For ages, Mughal and Rajput miniature paintings have provided a vivid window into the past, relating tales from the lives and times of kings and queens. Now those contemplative royals are speaking up for themselves in a writer-filmmaker’s web-comic series, telling ironic stories of unfairness.

Bengaluru-based Aarthi Parthasarathy has created the series Royal Existentials using the multitude of characters and opulent settings of miniatures to articulate contemporary social angst. Putting words in their mouths, she has broken the characters’ enigmatic silence. Here is a sample of her tongue-in-cheek take on social inequality.

A web-comic fan herself, Parthasarathy was inspired by Wondermark, a comic strip series created by California artist David Malki that has Victorian-era drawings with funny dialogues added in. So, she set out to create something similarly humorous but utterly Indian.

For the series, Parthasarathy picks existing images of Indian miniature paintings and writes contemporary dialogues to them focusing on the joke and the punchline. The social commentary is incidental. “It started out as a way to just have fun with images,” she said. “After the first three, I suddenly realised that this is becoming very social, very feminist.”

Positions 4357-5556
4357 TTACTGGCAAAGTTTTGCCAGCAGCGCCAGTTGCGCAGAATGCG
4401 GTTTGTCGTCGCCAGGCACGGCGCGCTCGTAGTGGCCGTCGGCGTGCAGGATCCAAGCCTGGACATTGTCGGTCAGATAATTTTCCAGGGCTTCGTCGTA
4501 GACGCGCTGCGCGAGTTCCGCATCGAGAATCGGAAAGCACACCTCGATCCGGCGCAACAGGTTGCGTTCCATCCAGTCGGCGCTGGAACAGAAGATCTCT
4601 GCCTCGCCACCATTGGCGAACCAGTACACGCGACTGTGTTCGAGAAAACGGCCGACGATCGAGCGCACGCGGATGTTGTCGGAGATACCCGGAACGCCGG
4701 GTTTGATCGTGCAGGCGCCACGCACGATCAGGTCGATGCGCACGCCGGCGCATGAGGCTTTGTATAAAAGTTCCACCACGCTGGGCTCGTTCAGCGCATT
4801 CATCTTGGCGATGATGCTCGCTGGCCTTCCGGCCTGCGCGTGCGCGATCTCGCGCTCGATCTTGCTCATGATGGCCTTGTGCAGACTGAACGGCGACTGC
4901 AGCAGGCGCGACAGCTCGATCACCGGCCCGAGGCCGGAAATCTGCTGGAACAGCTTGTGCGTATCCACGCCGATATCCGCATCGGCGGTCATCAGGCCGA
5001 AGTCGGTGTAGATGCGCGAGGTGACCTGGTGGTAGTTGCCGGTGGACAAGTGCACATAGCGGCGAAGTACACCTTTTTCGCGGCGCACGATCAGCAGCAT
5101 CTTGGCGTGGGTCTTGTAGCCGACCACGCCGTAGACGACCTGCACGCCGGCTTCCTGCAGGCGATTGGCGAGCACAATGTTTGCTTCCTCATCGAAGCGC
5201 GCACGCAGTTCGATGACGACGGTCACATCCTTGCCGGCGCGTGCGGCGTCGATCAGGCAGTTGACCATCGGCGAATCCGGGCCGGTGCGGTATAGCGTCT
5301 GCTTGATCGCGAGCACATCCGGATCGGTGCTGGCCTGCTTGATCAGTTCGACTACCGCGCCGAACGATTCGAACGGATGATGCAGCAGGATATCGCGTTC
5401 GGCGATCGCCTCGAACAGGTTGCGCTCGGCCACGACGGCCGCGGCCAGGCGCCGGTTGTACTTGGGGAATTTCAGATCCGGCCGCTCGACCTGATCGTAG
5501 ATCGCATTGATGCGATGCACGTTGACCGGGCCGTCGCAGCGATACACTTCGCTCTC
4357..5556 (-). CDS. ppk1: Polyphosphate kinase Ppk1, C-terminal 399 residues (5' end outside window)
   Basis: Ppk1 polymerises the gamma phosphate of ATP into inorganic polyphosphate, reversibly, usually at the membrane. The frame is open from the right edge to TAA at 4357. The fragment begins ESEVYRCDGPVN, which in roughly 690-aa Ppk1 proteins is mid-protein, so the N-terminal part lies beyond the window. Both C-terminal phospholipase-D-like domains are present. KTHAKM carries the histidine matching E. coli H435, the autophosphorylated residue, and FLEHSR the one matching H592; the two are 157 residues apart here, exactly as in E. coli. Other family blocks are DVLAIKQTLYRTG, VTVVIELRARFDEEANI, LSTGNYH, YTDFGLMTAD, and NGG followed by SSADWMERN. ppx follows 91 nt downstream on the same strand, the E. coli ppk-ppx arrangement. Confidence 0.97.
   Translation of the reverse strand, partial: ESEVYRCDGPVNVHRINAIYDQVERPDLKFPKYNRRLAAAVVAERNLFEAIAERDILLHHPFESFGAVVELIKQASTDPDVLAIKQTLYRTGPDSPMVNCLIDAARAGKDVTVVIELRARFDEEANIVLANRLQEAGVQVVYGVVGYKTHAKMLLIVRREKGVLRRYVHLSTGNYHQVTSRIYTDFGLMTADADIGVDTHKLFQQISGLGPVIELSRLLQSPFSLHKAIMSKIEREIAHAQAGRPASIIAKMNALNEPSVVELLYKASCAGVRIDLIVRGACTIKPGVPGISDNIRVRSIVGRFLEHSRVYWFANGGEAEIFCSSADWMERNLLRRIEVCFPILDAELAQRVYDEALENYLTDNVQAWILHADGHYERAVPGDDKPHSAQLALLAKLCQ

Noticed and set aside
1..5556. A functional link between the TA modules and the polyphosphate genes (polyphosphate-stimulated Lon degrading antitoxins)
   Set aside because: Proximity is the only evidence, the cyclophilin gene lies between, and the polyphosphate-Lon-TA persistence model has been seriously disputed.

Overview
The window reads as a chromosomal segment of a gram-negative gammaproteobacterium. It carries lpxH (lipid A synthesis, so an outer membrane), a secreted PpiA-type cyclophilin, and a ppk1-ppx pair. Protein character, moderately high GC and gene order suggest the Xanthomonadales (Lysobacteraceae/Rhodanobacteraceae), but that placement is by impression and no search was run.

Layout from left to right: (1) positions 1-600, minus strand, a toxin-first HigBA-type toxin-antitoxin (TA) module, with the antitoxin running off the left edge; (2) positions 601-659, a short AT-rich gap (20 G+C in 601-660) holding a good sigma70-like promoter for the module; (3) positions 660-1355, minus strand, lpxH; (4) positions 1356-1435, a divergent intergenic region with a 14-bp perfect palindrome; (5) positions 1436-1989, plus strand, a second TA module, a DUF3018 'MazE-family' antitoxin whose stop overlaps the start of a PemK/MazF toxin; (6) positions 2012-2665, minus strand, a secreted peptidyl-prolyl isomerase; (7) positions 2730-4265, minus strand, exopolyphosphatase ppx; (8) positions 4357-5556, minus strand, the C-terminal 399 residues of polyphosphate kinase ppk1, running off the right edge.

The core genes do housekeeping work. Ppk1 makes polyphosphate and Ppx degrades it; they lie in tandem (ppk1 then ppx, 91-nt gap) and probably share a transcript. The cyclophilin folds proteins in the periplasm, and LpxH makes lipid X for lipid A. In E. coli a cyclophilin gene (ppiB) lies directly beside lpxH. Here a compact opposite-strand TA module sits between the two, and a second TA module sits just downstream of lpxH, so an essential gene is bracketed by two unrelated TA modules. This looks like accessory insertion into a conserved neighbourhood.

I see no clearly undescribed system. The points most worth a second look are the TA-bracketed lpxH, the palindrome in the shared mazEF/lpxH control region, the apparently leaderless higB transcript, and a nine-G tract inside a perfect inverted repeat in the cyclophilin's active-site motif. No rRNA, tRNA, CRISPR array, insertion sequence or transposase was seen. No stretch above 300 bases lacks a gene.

Parthasarathy says she engages a lot with social and feminist issues that probably influence her comic project. “But talking about feminism can also be fun.” She has created 12 comics so far, releasing one every Friday, and plans to keep the series going.

Here are some of her queens, princesses and handmaidens contemplating their lives and futures.